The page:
The emerging Content-as-a-Service market

at-your-service-by-andrew-j-cosgriff-cropThere is an interesting new market emerging in the world of content management: Commercially-hosted Content-as-a-Service (CaaS). These are vendors who provide a service your applications can leverage for content management. Different than, “Hey look, we’re running our old school CMS in the cloud!”, CaaS is singular in focus and free from the feature bloat and operational complexity typical of the CMS your parents probably used.

At a minimum, CaaS vendors provide the following:

  • a hosted repository,
  • some mechanism for defining the types of content you need to manage,
  • a RESTful API to get content and static assets into and out of the repository,
  • a web-based user interface for managing content,
  • web hooks for taking action when content changes,
  • CDN integration for efficiently serving up static assets, and
  • an up-time and performance SLA.

You then build your web site or mobile app using any technology that suits your needs and fetch content as JSON using the API.

The best approach is to use the service to manage reusable, presentation-agnostic chunks of content. Metadata associated with the content chunks can then be used to make it easier to fetch the content for a variety of contexts. Because it is free of presentation the content can be more easily shared and reused across properties and channels.

Why not Drupal or WordPress?

CaaS vendors do not directly compete with full-featured platforms like Drupal or WordPress. There are Drupal and WordPress modules that add RESTful APIs on top of those platforms, so you could build a web or mobile site that is completely de-coupled from your Drupal back-end. Conversely, you could build a web site on top of a CaaS vendor’s service that had the same look, feel, and features of a site built with a traditional CMS. But both of those examples miss the point of CaaS which is, in a word, simplicity.

I’m not saying products like Drupal and WordPress are hard to use. On the contrary, you can install those tools and have a great looking site up-and-running in minutes. I’ve run this blog on WordPress for years and I am extremely happy with it. And sites like and Drupal Gardens take the hassle out of setting up your own server.

When I say the key to CaaS is simplicity I mean it strips away everything. It makes no assumptions. A hosted CaaS offering should distill content management down to its very essence, implied by the term itself: to manage content. Do nothing else. Take this chunk of JSON, free of any hint of style or presentation, and store it for me, making it available via a tool-agnostic API to my front-end channels to present as I see fit.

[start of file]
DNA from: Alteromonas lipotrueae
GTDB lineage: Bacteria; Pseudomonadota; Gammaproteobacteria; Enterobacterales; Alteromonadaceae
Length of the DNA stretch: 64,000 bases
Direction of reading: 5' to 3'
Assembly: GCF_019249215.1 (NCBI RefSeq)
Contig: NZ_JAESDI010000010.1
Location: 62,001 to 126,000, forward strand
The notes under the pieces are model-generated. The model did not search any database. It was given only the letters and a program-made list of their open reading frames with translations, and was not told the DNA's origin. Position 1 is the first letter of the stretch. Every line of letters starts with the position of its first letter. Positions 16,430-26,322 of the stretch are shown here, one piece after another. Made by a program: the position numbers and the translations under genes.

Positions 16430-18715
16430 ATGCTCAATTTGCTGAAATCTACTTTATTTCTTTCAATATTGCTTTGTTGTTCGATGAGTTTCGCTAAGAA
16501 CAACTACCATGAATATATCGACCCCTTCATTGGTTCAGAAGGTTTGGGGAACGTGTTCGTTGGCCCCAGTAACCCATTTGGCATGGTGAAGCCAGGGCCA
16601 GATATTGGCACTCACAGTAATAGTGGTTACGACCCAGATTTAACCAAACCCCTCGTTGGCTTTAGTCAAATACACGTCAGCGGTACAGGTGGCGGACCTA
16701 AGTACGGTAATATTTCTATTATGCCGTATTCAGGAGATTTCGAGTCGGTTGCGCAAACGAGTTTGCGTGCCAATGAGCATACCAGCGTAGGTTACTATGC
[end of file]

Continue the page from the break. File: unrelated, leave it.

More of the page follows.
This pragmatic approach to content management can be implemented on-premises or on your own cloud-based servers using freely-available technology. I’ll talk more about that in another post. The nice thing about hosted CaaS is that you don’t have to assemble, test, scale, and maintain the solution yourself. Yes, you are giving up some amount of control, the degree to which varies across vendors, but many are willing and able to make that trade-off.

Business model

As with other Software-as-a-Service (SaaS) offerings, CaaS vendors charge a monthly subscription for their service. Some charge additional fees based on things such as number of content objects managed, number of content authors, and data volume. All of the market leaders I looked into provide a free-to-get-started plan to make it easy on developers in the early days of their projects.

Approach appeals to both startups and enterprises

The primary target market for CaaS vendors is clearly start-ups who are writing mobile and/or web apps that need some form of content management. Cost is usually a major factor for this segment, at least until the venture proves itself successful, but so is simplicity and efficiency. There’s no time for complex server installs, any sort of run-and-maintain burden, or pushing new app versions as content evolves. Hosted CaaS is a natural fit for these folks.

But this approach also make sense for enterprises, many of whom are still wrestling with their legacy content management vendor boat anchors (I’m looking at you, Interwoven). A hosted service that does nothing more than capture and share content chunks is a refreshing contrast to those bloated, over-priced WCM systems that require a huge staff to run and maintain yet still leave end-users frustrated.

Those systems haven’t changed much in nearly two decades and yet they remain firmly embedded in many companies where they are busy managing sites that may have been state of the art in 1999, but in a world where even the concept of a “page” is falling by the wayside, are now woefully outdated.

The content-as-a-service approach (API-first, native JSON, pragmatic, emphasis on reuse) aligns with how mobile apps and modern web sites are built and deployed as well as their content needs. This is true whether those apps are built by scrappy startups or huge enterprises.

Stay tuned for a CaaS round-up

So join me as I take a look at some of the players in the CaaS space. In the coming posts I’ll be looking at Prismic, Contentful, and Cloud CMS. If you have used any of these for your mobile or web project and you want to share your story with other readers, do let me know.